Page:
For decades, I thought of myself as an emotional eater, a fat gal who had no self control around food. From the time I was 10 years old, every day whether on a diet or not, my life was centered around what I was going to eat next. The angry voices of my inner critic continually reminded me of my weaknesses and made me feel awful. Like many women, I sought out comfort in food. Whenever I was dieting, I faced a constant struggle of trying to arm wrestle down my cravings. In 2006, after years of living in fear of food and trying to diet in order to tame the size of my thighs, I finally decided to take the leap, stop all dieting and question the many ratty and fatty beliefs that had me feeling so out of control around food and hating my body. That was when I learned how an individual’s self image affects every aspect of their life.
Depending upon how you feel about yourself and what kind of person you envision yourself to be, that will determine your relationship with food and your body. Once I began to put that information together, I realized I had become my own worst critic and that the whole process of dieting only perpetuated the cycle of my self abuse. Now that I’m no longer walking around in a constant state of being deprived, and letting my inner critic run roughshod over me, I feel so relaxed. Since I’ve questioned many of my old beliefs and values, I am now able to see myself as more than just a fat pair of thighs. I have a much greater degree of compassion and appreciation for myself as a whole person. Now that I realize that diets are not the answer, and our binges have valuable messages, I don’t worry about sabotaging myself by overeating, I rarely think about food when I’m not hungry.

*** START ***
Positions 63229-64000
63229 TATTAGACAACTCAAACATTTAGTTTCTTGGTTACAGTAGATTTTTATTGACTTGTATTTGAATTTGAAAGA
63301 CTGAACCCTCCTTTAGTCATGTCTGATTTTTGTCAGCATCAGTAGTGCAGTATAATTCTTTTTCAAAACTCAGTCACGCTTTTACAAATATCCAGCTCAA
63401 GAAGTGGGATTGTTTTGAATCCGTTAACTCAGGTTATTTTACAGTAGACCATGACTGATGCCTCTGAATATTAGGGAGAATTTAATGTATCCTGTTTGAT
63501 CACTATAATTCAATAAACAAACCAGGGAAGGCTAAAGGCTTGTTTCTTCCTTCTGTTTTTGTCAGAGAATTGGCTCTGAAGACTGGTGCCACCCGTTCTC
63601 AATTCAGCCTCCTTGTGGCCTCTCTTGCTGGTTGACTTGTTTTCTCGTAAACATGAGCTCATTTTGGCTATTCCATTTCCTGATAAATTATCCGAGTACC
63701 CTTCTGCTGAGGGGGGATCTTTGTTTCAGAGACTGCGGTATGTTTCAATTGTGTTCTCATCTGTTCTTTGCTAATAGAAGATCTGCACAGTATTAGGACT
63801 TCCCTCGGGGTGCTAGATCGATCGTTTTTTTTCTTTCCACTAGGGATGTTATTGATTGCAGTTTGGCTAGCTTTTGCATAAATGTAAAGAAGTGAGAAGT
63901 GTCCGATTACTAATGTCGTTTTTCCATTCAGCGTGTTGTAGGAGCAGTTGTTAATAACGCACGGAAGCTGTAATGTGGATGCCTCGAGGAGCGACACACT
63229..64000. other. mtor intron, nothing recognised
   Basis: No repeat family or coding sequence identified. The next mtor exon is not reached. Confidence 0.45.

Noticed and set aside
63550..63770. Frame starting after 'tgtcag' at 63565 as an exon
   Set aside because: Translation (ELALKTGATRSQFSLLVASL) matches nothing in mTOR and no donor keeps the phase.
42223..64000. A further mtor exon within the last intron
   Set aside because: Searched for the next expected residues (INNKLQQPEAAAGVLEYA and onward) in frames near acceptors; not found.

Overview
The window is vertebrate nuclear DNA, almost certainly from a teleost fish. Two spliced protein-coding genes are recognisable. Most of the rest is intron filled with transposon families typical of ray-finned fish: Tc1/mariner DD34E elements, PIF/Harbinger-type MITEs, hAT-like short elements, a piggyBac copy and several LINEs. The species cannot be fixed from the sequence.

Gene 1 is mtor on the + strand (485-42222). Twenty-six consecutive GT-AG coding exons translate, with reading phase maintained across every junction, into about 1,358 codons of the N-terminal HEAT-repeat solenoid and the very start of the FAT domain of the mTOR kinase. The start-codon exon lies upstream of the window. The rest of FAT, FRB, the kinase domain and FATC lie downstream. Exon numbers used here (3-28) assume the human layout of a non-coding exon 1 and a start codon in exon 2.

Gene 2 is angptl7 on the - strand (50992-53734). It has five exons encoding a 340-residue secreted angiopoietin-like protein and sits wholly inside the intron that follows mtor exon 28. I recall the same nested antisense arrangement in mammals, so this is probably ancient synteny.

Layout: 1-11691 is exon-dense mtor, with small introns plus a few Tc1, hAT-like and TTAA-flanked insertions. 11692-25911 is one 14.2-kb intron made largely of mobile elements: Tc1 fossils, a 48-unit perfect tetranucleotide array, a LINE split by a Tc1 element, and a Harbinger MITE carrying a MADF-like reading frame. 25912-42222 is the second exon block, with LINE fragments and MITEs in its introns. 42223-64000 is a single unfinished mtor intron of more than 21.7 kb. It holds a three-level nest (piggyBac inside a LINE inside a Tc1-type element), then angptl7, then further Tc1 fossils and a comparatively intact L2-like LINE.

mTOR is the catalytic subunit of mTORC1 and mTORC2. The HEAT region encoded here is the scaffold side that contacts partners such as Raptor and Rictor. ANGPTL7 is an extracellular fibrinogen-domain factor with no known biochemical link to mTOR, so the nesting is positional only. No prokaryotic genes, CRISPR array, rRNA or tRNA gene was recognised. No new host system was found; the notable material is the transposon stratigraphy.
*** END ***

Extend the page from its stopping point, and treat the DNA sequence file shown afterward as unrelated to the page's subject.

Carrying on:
You can also experience this same level of peace of mind and put an end to your obsessive thoughts around food. Here are some tips to get you started:
Recognize that diets don’t work – According to research it’s been proven that up to 98% of all dieters who slimmed down, regain their weight back within 5 years. It’s a tough pill to swallow but it’s time to realize that diets don’t work. Traci Mann, lead author of a composite study done in April of 2008 at UCLA says, “Diets do not lead to sustained weight loss or health benefits for the majority of people. Eating in moderation is a good idea for everybody, and so is regular exercise.”